How to Get the Look & Feel of The Blair Witch Project
The Blair Witch Project is a cult classic, but what made the movie famous, aside from its use of suspense, was the style in which it was filmed. The entire film looks as if it was shot on an old camcorder with all the shaky and film grain you could want in a horror film.
In the Halloween version of Filmora Video Editor, we’ve added a number of elements such as film glitches, camcorder overlays and TV distortions that will give you the same look and feel as the Blair Witch Project. If you haven’t downloaded this version, you can try it for free by clicking the button below.
Before we get to the editing part, we have some tips for you to film your Halloween movie. You can always use filters and techniques to make your videos look scary when editing. But you can also get this look when filming it.
One thing that’s super easy to do is to take a couple short videos and images using your phone. That will give your movie that extra flair. For example, in this video, we turned our flashlights on at night and simply walked next to a group of trees for the clips. We’ve also used our phone’s flashlight to take a couple of images by holding the phone under our chins so it shines up in our faces. It only takes a few minutes but it really adds to the look and feel of the movie.
Now let’s start editing!
Step By Step Tutorial to Make the Blair Witch Inspired Video
1. Import Media:
Open Filmora in Full Feature mode. You can make a new folder and name it “Blair Witch”. Then import all the media including videos and images into this folder.
2. Trim Clips
After you have imported the footage, drag and drop it in the timeline and trim each clip so you have just the right footage. A good rule of thumb is to keep each clip at 3 to 5 seconds.
3. Add Titles
Click on the Text/Credit tab and choose Halloween from the submenu. There are a lot titles to choose from. I’ve used the “Blair Witch Title”. Drop it onto the timeline, and you can change the text and color by double clicking it.
4. Add Music
Open the music tab, under Halloween submenu you will find a number of music tracks and sound effects. I’ve used the one called “Halloween Asylum”.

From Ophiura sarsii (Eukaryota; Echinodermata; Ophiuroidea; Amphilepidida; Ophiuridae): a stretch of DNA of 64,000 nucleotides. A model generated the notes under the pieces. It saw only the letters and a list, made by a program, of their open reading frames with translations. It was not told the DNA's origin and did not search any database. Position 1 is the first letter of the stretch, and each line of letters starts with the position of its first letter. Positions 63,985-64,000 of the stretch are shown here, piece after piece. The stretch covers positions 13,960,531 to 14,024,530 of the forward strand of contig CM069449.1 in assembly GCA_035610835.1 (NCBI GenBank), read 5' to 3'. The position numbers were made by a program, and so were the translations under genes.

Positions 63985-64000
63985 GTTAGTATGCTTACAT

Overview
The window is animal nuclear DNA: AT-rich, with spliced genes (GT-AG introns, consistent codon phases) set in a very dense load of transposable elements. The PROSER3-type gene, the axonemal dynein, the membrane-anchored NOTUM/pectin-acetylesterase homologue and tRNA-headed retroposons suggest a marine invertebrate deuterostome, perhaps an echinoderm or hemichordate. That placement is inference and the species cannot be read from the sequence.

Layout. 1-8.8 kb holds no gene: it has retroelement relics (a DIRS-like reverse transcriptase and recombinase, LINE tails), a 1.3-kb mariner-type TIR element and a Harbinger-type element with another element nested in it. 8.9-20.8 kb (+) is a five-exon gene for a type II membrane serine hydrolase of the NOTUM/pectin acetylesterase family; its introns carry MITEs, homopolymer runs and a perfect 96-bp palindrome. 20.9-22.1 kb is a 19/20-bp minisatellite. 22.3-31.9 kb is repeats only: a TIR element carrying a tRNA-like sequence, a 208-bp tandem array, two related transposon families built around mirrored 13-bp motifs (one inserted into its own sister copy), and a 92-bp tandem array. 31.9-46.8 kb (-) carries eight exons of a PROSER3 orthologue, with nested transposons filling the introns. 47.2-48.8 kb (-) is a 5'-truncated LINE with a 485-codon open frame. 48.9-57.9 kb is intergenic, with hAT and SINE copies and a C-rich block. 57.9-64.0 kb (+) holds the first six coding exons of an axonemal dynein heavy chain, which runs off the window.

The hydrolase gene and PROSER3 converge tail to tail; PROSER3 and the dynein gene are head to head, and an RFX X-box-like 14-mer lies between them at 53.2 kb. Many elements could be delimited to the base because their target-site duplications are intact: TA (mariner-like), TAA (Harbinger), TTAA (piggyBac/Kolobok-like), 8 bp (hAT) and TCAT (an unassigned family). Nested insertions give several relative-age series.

After you drag it to the timeline, you can see right away from the audio indicator that this particular track takes a long time to build. You can trim the first 10 seconds or so off the beginning so it doesn’t take so long to get to the suspenseful part of the song.
You can also add a couple sound effects. It might be cool to add some kind of a shaky fast breathing sound effect to the movie. You can do this by opening the track manager and adding a new music layer. Then just drop the selected sound effect onto the timeline. If you find that either the music or sound effect is too loud, you can always double click it to adjust the volume as per your preference.
5. Add Sci-Fi Symbols
I’ve also added a couple Sci-Fi symbols to the beginning of my film.
Often times, if you have a few still images in your videos, they can look a little dull next to your video clips. So it’s nice to spice it up a little bit by adding the Sci-Fi symbols. Click on Overlays and choose Sci-fi Symbols. There are a few to choose from. Add the desired one over a couple of your still images, and it will give the images a more dynamic look.
These symbols might look a little too strong. You can make them a little more transparent by double clicking them on the timeline and reducing the alpha channel down to 50% or so.
6. Add Camcorder Overlays
You can add a few overlays that make this film look like it’s shot on an old camcorder.
We have a few options in Filmora under Overlays. You can use the damaged film overlays under Damage Film in the left sidebar, a view finder overlay under View Finder or the TV Static overlays. Any combination of these will give you the look you want. So feel free to have fun experimenting whatever kind of combination you prefer.
I’ve used the TV statics at the very end of each clip as a transition effect. I’ve also added the “Camcorder Viewfinder” overlay over all my footage.
7. Add More Effects
The final clip in my film is a skeleton costume limping towards the camera. I think it would be fun to end the movie with a little scare. So I’ve placed a screaming sound effect at the end along with a quick negative filter. You can find this filter under Filters, Halloween. I’ve also applied the glitch distortion filter over the whole clip. Lastly, I’ve made a sharp cut away to a TV static to give it a fun ending.
That’s how I make this Blair Witch inspired video. Isn’t this simple? Here is a list of effects I’ve used in this tutorial. You can use whatever you want when you are making your videos.
Text/Credit > Halloween > Blair Witch Title
Music > Halloween > Halloween Asylum
Music > Halloween > Shaky Breaths
Overlays > Sci-Fi Symbol > Sci-fi Symbol 4
Overlays > View Finder > Camcorder
Music > Halloween > Female Scream 3
Filters > Halloween > Negative
Filters > Halloween > Glitch Distortion
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